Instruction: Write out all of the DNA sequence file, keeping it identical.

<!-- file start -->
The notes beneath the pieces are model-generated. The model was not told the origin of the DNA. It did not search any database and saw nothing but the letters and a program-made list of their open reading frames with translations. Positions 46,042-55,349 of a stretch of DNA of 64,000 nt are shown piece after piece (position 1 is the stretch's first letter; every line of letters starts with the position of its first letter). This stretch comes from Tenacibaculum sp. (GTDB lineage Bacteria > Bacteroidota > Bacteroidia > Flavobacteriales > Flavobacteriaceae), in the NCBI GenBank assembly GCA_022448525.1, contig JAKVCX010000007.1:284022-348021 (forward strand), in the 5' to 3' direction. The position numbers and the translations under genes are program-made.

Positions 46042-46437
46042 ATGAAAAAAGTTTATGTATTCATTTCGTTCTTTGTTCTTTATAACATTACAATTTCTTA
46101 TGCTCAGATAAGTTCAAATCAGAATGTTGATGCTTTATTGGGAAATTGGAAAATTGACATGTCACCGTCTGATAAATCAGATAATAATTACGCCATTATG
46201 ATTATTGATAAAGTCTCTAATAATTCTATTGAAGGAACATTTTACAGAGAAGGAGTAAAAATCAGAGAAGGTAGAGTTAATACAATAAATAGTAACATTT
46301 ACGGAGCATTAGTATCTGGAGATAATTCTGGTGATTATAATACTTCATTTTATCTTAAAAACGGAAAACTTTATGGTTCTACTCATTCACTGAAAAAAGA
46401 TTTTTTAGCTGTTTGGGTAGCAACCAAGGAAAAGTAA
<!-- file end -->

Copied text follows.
The notes beneath the pieces are model-generated. The model was not told the origin of the DNA. It did not search any database and saw nothing but the letters and a program-made list of their open reading frames with translations. Positions 46,042-55,349 of a stretch of DNA of 64,000 nt are shown piece after piece (position 1 is the stretch's first letter; every line of letters starts with the position of its first letter). This stretch comes from Tenacibaculum sp. (GTDB lineage Bacteria > Bacteroidota > Bacteroidia > Flavobacteriales > Flavobacteriaceae), in the NCBI GenBank assembly GCA_022448525.1, contig JAKVCX010000007.1:284022-348021 (forward strand), in the 5' to 3' direction. The position numbers and the translations under genes are program-made.

Positions 46042-46437
46042 ATGAAAAAAGTTTATGTATTCATTTCGTTCTTTGTTCTTTATAACATTACAATTTCTTA
46101 TGCTCAGATAAGTTCAAATCAGAATGTTGATGCTTTATTGGGAAATTGGAAAATTGACATGTCACCGTCTGATAAATCAGATAATAATTACGCCATTATG
46201 ATTATTGATAAAGTCTCTAATAATTCTATTGAAGGAACATTTTACAGAGAAGGAGTAAAAATCAGAGAAGGTAGAGTTAATACAATAAATAGTAACATTT
46301 ACGGAGCATTAGTATCTGGAGATAATTCTGGTGATTATAATACTTCATTTTATCTTAAAAACGGAAAACTTTATGGTTCTACTCATTCACTGAAAAAAGA
46401 TTTTTTAGCTGTTTGGGTAGCAACCAAGGAAAAGTAA